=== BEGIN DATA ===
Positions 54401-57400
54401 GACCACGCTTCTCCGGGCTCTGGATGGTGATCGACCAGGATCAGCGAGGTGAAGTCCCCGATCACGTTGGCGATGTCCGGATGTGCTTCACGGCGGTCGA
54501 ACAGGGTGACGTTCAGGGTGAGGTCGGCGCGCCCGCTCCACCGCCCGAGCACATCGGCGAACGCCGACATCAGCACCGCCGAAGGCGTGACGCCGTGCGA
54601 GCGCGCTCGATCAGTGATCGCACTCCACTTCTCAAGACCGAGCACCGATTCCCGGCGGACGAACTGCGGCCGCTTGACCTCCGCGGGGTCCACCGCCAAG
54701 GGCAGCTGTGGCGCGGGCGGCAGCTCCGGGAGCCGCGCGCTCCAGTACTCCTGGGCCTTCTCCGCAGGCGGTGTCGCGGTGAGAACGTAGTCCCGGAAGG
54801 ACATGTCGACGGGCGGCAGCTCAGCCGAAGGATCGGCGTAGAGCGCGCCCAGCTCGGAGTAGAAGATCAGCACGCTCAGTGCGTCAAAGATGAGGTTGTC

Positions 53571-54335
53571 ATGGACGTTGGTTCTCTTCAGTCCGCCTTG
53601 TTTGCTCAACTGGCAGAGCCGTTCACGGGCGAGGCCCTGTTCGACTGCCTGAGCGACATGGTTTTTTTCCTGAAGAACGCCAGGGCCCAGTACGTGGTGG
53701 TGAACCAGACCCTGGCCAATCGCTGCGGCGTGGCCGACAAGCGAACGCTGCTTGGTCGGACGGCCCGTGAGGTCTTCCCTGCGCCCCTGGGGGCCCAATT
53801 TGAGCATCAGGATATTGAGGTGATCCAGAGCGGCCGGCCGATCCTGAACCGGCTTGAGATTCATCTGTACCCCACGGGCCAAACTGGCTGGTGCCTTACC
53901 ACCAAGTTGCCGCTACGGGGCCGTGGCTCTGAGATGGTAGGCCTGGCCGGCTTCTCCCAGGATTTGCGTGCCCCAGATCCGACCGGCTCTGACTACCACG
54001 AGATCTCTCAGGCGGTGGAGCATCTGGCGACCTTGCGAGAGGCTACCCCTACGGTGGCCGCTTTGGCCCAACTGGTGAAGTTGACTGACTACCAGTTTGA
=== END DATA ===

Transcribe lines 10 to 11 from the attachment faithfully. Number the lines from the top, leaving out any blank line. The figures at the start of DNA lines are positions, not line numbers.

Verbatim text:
53701 TGAACCAGACCCTGGCCAATCGCTGCGGCGTGGCCGACAAGCGAACGCTGCTTGGTCGGACGGCCCGTGAGGTCTTCCCTGCGCCCCTGGGGGCCCAATT
53801 TGAGCATCAGGATATTGAGGTGATCCAGAGCGGCCGGCCGATCCTGAACCGGCTTGAGATTCATCTGTACCCCACGGGCCAAACTGGCTGGTGCCTTACC